EPA: The U.S. Senate confirms Michael Regan as the next administrator of the EPA, where he faces the daunting task of rebuilding an agency the Trump administration actively undercut and will play a key role in advancing environmental justice policies. (Reuters, Rolling Stone, Politico)

OVERSIGHT: In a case involving federal coal leasing, a judge rules that the Interior Department has failed to justify missing phone records from former Secretary Ryan Zinke’s tenure at the agency. (E&E News)

• Climate change and resulting extreme weather events will have “far-reaching” effects on the electricity grid that could result in billions of dollars in damages, according to a new Government Accountability Office report. (The Hill)
• By the end of the decade, the U.S. needs to cut emissions by at least 57% from 2005 levels and phase out new gasoline vehicles by 2030 if it wants to achieve net-zero emissions in 2050, a new report finds. (Reuters, The Guardian)
• The lead negotiator for Massachusetts Democrats says the Senate is poised to again pass a sweeping climate bill with only “minor” changes while rejecting the most serious objections Gov. Charlie Baker had in his recent veto. (Boston Globe)
• An analysis finds TV news coverage of climate change declined in 2020. (Media Matters)

• Ohio lawmakers held second hearings this week on twin bills that critics say would infringe on individuals’ property rights and make it nearly impossible to finance large-scale wind and solar projects. (Energy News Network)
• A law school’s analysis finds more than 100 cities, counties and states have enacted ordinances restricting renewable energy development, which could pose a barrier to efforts to cut U.S. emissions. (E&E News) 

UTILITIES: A pair of lawsuits filed yesterday seek more than $1 billion in damages from PacificCorp, alleging utility negligence was responsible for destructive wildfires in Oregon last year. (Statesman Journal) 

• The Ohio House passes a bill to revoke $1 billion in subsidies for two nuclear plants, which needs to be reconciled with a state Senate version. (Cleveland.com)
• An Ohio Republican says it’s “false to insinuate” that corruption in the state House was related to the passage of the state’s power plant subsidy law, despite multiple guilty pleas to corruption charges. (Cleveland.com)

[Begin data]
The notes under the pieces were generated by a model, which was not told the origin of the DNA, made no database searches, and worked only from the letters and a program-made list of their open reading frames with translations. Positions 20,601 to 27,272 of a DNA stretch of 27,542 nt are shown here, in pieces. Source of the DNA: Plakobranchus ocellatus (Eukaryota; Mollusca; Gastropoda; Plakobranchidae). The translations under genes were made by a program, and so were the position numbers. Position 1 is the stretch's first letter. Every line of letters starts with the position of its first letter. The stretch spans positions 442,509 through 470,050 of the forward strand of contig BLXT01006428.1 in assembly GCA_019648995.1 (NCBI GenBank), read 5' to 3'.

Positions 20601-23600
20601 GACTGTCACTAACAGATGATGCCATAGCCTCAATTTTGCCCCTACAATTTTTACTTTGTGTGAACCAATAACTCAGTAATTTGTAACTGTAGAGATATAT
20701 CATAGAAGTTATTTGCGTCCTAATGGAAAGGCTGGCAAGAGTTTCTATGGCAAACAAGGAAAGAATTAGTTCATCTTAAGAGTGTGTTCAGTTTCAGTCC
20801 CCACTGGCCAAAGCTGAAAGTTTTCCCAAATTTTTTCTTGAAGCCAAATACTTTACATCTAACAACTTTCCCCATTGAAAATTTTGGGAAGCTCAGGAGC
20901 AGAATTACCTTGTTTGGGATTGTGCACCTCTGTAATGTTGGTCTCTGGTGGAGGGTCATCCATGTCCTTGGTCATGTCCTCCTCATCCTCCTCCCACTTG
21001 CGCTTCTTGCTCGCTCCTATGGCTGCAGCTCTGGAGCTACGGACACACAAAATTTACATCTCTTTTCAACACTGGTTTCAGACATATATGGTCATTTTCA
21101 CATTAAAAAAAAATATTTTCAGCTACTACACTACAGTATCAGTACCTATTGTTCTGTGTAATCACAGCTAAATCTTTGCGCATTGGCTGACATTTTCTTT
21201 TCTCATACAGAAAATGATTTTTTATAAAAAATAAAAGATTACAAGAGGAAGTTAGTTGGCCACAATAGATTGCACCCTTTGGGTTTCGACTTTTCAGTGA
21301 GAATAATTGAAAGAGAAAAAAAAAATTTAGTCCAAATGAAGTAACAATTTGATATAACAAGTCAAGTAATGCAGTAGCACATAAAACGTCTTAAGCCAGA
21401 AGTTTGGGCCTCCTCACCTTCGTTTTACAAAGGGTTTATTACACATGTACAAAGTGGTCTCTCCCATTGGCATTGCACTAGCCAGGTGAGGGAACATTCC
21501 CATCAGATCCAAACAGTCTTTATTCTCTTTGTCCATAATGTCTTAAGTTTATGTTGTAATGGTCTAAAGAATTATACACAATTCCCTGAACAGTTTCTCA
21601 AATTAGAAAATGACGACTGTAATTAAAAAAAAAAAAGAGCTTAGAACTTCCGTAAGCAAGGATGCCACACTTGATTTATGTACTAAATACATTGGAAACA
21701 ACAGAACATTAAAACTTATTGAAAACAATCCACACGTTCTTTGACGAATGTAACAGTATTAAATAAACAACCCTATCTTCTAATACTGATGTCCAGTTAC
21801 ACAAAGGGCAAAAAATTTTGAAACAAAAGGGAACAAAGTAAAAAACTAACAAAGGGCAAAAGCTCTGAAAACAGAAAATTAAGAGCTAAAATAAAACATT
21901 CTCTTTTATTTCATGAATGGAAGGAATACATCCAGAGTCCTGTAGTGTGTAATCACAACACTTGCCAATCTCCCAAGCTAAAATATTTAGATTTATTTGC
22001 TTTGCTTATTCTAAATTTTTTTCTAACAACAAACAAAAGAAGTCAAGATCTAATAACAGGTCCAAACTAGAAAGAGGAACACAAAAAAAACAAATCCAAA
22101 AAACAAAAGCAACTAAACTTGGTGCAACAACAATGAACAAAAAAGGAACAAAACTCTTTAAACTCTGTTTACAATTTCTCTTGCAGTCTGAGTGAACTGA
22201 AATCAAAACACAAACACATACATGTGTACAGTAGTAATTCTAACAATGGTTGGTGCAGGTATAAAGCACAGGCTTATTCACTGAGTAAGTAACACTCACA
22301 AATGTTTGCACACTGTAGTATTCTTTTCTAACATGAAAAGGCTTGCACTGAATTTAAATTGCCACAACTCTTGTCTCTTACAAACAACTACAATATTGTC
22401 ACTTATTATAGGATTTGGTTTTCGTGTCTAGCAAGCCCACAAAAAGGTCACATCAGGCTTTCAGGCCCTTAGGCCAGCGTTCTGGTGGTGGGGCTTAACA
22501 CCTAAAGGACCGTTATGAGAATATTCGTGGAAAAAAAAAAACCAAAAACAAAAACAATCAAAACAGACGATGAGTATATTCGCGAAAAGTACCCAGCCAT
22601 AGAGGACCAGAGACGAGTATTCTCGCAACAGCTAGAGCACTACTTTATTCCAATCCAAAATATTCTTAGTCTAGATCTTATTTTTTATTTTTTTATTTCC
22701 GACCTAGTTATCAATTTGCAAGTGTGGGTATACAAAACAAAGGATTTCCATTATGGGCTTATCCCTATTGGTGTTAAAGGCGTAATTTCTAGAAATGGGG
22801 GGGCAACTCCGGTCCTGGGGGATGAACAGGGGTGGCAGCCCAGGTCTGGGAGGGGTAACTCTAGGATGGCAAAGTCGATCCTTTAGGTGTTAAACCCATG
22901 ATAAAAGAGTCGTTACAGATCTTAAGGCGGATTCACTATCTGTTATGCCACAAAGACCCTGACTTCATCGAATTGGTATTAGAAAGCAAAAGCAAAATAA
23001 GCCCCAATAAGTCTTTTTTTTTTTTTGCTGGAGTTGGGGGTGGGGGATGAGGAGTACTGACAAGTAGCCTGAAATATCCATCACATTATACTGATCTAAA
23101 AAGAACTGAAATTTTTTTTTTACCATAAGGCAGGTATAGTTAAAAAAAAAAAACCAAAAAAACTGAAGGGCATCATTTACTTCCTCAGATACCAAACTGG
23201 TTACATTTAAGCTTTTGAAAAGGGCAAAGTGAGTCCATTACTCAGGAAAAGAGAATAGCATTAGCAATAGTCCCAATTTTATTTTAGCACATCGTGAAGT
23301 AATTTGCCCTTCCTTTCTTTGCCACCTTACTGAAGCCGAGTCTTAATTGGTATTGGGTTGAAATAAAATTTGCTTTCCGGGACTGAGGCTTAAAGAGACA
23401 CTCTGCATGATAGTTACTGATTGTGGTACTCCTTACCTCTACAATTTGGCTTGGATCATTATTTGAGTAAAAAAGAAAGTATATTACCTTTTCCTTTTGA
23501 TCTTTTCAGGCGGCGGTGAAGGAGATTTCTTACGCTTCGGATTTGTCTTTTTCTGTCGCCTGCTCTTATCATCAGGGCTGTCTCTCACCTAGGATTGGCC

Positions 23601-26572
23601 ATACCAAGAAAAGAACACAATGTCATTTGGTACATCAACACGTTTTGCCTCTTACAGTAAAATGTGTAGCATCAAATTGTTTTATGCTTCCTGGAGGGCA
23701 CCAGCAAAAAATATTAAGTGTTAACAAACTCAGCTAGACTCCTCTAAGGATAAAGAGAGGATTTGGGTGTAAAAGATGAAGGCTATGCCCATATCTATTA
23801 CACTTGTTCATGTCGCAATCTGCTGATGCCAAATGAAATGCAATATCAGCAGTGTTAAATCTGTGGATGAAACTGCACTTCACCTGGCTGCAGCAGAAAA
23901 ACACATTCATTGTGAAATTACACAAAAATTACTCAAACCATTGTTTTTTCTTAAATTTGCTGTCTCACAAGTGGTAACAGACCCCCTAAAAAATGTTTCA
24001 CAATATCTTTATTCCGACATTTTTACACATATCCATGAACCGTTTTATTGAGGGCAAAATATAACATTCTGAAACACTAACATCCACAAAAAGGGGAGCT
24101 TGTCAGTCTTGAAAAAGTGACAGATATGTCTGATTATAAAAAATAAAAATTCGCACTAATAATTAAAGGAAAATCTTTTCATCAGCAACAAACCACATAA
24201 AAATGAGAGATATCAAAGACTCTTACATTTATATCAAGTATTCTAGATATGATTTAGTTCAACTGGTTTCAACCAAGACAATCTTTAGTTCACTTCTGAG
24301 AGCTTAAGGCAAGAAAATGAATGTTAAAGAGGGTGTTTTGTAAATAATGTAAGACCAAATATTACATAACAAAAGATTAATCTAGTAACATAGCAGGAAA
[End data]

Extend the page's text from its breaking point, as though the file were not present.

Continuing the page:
After a landmark U.S. Supreme Court decision ruled the eastern half of Oklahoma is tribal reservation land, Gov. Kevin Stitt appointed a commission to help the state navigate the court decision that is stacked with oil and gas insiders and has no Indigenous voices. (The Intercept)
Colorado’s attorney general wants FERC to investigate reports that market traders made a $210 million windfall profit from increased natural gas prices during last month’s cold snap. (Colorado Sun)
• President Joe Biden’s decision to halt new oil and gas leases on federal land won’t have much effect on production through the end of 2022, an Energy Information Administration analysis shows. (Axios)
A new report finds that Colorado faces more than $8 billion in costs to clean up roughly 60,000 unplugged oil wells. (High Country News)

PIPELINES: Landowners are frequently being stuck with the financial liability for out-of-service pipelines on their property. (Nexus Media)

There’s an enormous amount of inertia in the system to overcome”: Researchers try to project when electric vehicles will become dominant in the U.S. (New York Times)
Energy Secretary Jennifer Granholm says the U.S. will spend “billions of dollars over the next few years” on developing electric vehicle technologies. (Utility Dive)

EFFICIENCY: A controversial change to North Carolina’s building energy code remains on the table despite a budget review that could prolong its adoption by up to a year. (Energy News Network)

HYDROPOWER: A Celilo Wy’am Native American advocate says a Columbia River dam has adversely impacted the way of life for the area’s Indigenous people. (Natural Resources Defense Council)

• Clean car standards will make it easier to purchase cleaner vehicles in Virginia, producing a myriad of economic and health benefits, writes the transportation director for a business sustainability group. (Energy News Network)
• Renewable energy projects can “help farming families stay operating through difficult economic conditions,” says a member of the Wisconsin Land and Liberty Coalition. (Madison Capital Times)
• A climate advocate says growing marijuana outdoors will be key to reducing the industry’s energy footprint. (Slate)

Ken is the director of the Energy News Network at Fresh Energy and is a founding editor of both Midwest Energy News and Southeast Energy News. Prior to joining Fresh Energy, he was the managing editor for online news at Minnesota Public Radio. He started his journalism career in 2002 as a copy editor for the Duluth News Tribune before spending five years at the Spokesman-Review in Spokane, Washington, where he worked as a copy editor, online producer, features editor and night city editor. A Nebraska native, Ken has a bachelor's degree from the University of Nebraska-Lincoln and a master's degree from the University of Oregon. He is a member of the Society of Professional Journalists and Investigative Reporters and Editors.